Occasionally, Yun and I will post a “retro diary” that will reflect on how a series of random encounters, which at the time may have seemed innocuous, helped to lead us to where we are now with our business.

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A year ago at this time, Yun and I were in the Windy City eating lots of deep dish (for what it’s worth, our favorite is Lou Malnati’s) and attending the International Reading Association conference (IRA). IRA is the educational publishing industry’s equivalent of the SuperBowl, without the fanfare. Yun and I were there to meet with our distribution partners - Curriculum Associates and Oxford University Press - and to see all of the new products that were on the market. 

One of the companies that we discovered at IRA was a small publisher called Mandy and Pandy, which focuses on helping young kids to learn Chinese. In speaking to the company’s owner, Chris Lin, we learned Mandy and Pandy had just signed a licensing deal with an agency that would help the brand expand beyond books into different product categories (think: TV, movies, t-shirts, plush dolls, etc.). We thought,  “why aren’t we doing this with our characters?”. If Mandy and Pandy could get a licensing deal, why not our Letter Buddies or Zoozoo characters...? I immediately envisioned a Letter Buddies TV show, an image to this day that only plays in my mind.



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After this epiphany, we decided to exhibit ourselves at the biggest licensing show in the world - Licensing Expo - held in Las Vegas every year. Sure, every huge multi-national brand like DisneyMattel, and Nickelodeon would be there to sell their wares too, but we were determined to carve out our own niche, our own licensing deal (shouldn't every kid be wearing a Letter Buddies t-shirt with their favorite character; we think so:)). With only 1 month to prepare for the conference and a booth budget similar to Disney’s except with four fewer zeros to the left of the decimal, we decided to DIY our own booth. As I mentioned, the other companies exhibiting were the creme de la creme of brands, so there were a few misgivings about whether our handmade booth would fit in with this crowd. That said, when you're small what do you have to lose? But, as it turned out, the disparity between our booth, which we thought looked quite good given our constraints, and the big boys' booths could only make you laugh. Please see the visual evidence.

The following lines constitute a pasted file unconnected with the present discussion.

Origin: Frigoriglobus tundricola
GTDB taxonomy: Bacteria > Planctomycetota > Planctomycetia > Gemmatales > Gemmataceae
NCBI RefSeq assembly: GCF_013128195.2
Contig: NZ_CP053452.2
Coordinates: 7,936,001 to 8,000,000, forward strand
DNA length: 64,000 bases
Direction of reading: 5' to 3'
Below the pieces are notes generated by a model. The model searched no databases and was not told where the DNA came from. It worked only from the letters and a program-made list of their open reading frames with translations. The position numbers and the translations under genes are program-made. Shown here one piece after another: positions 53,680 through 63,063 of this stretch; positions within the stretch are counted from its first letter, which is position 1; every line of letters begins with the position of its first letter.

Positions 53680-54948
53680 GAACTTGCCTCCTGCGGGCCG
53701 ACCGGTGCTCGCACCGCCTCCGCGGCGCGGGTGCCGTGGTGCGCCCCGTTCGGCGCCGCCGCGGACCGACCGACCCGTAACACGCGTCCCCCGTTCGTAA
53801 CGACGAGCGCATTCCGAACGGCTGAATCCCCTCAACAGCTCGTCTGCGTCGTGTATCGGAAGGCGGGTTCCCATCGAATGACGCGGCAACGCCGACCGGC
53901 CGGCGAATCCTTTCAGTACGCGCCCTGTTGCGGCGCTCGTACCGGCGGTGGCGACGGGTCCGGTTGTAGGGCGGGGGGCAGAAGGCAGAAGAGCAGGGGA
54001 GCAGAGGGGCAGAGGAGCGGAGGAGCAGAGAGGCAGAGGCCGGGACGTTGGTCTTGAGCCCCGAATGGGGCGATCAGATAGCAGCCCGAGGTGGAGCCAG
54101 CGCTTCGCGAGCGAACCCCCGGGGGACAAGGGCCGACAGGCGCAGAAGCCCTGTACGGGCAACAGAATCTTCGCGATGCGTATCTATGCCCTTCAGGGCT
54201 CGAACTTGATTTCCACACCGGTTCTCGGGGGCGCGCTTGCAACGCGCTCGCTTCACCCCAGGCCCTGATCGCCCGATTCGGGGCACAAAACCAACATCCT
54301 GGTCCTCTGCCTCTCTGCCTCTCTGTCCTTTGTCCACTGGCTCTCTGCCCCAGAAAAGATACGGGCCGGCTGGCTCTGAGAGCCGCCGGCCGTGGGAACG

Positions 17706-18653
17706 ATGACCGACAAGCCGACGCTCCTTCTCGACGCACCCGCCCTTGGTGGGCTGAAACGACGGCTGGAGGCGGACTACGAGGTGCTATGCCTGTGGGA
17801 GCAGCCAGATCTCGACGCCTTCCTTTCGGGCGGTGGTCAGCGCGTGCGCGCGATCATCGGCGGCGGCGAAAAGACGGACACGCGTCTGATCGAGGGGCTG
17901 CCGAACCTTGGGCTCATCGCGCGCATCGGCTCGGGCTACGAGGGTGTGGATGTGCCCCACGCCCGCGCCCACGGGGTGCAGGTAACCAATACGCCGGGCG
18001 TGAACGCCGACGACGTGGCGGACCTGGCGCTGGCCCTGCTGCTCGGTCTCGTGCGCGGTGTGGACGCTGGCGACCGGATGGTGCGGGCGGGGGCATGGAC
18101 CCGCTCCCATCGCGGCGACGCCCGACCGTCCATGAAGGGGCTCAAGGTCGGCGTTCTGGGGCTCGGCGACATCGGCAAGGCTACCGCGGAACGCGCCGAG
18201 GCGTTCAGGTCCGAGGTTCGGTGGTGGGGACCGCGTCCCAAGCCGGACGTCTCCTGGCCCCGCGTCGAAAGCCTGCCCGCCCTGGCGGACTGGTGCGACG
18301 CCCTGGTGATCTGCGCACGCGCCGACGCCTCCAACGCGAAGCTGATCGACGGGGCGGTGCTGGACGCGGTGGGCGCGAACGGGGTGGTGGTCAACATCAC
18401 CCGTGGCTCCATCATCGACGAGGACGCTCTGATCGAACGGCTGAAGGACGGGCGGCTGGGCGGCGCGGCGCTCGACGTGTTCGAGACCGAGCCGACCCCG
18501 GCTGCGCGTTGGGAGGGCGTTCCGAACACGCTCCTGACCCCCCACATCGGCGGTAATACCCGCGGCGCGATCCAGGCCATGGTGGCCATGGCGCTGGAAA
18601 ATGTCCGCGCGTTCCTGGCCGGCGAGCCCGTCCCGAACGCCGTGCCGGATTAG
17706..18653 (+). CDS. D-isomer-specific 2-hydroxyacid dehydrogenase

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Our booth started with 5 black panels attached together like a fifth grader's science day display board. We applied blackboard paint and tried to create a classroom feel. We thought it looked pretty good, but it was a little...
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... like Cinderella before the fairy godmother intervened, while... 
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... Disney's was like Cinderella after the transformation!

If a photo can speak a thousand words, then it’s probably unnecessary to say that our great plan didn't quite come to fruition. We were a little company amongst a sea of large, established mega-brands and as you might have predicted, it was impossible to get any attention. Moreover, most of the licensing agencies with whom we would want to speak already had their meetings planned for months so we didn’t even have the opportunity to connect with them. 
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Being late to the game hurt us more than we could have known. By the time we realized our mistake, we had already suffered two horrendous nights at the worst hotel in Las Vegas - the Luxor - and we still had three more uncomfortable nights to go. 
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The only upshot of attending the Expo was the chance encounter we had with Blues Clues co-creator, Todd Kessler, who stopped by our booth to talk about the state of early childhood literacy. He was surprised that there were so few players, excluding us, focused on the early childhood space (if only others would have taken the same notice). After happily leaving Las Vegas, we hooked up with Todd to collaborate on a digital project, which ultimately catalyzed us to think about creating digital apps using our own content. In May 2010, we hadn’t given mobile apps much thought, but 5 months later we were jumping in full bore and hiring developers to build our first app - Letter Buddies AlphaBooks

In business school, they preach about creating an executable business plan, which is to be followed stepwise for fear the consequences if you stray. However, in practice, sometimes you find yourself developing a plan on the fly. It’s like a broken play in football, you’re constantly evaluating and reacting to opportunities as they present themselves while trying to avoid being sacked. In many cases, the plan is only visible in hindsight. As we look forward, we're not sure if we will ultimately be an "app" company; it's something we evaluate constantly, and while the uncertainty is often stressful, the scrambling around does keep things interesting. — Kevin



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